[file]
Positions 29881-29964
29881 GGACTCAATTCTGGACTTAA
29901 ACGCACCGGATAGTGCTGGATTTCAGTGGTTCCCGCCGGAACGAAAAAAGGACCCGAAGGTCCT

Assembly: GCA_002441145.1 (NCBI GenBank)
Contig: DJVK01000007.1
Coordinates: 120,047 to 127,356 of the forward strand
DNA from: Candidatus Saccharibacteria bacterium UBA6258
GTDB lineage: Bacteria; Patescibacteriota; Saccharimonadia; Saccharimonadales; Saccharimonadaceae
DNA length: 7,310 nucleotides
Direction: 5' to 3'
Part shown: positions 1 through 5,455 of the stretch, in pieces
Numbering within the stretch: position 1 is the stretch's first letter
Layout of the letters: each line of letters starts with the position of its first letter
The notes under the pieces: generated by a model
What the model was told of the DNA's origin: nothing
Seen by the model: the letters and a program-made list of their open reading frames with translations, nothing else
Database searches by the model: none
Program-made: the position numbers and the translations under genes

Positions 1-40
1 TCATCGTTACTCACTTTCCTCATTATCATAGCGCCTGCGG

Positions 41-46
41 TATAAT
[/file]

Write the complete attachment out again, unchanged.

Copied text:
Positions 29881-29964
29881 GGACTCAATTCTGGACTTAA
29901 ACGCACCGGATAGTGCTGGATTTCAGTGGTTCCCGCCGGAACGAAAAAAGGACCCGAAGGTCCT

Assembly: GCA_002441145.1 (NCBI GenBank)
Contig: DJVK01000007.1
Coordinates: 120,047 to 127,356 of the forward strand
DNA from: Candidatus Saccharibacteria bacterium UBA6258
GTDB lineage: Bacteria; Patescibacteriota; Saccharimonadia; Saccharimonadales; Saccharimonadaceae
DNA length: 7,310 nucleotides
Direction: 5' to 3'
Part shown: positions 1 through 5,455 of the stretch, in pieces
Numbering within the stretch: position 1 is the stretch's first letter
Layout of the letters: each line of letters starts with the position of its first letter
The notes under the pieces: generated by a model
What the model was told of the DNA's origin: nothing
Seen by the model: the letters and a program-made list of their open reading frames with translations, nothing else
Database searches by the model: none
Program-made: the position numbers and the translations under genes

Positions 1-40
1 TCATCGTTACTCACTTTCCTCATTATCATAGCGCCTGCGG

Positions 41-46
41 TATAAT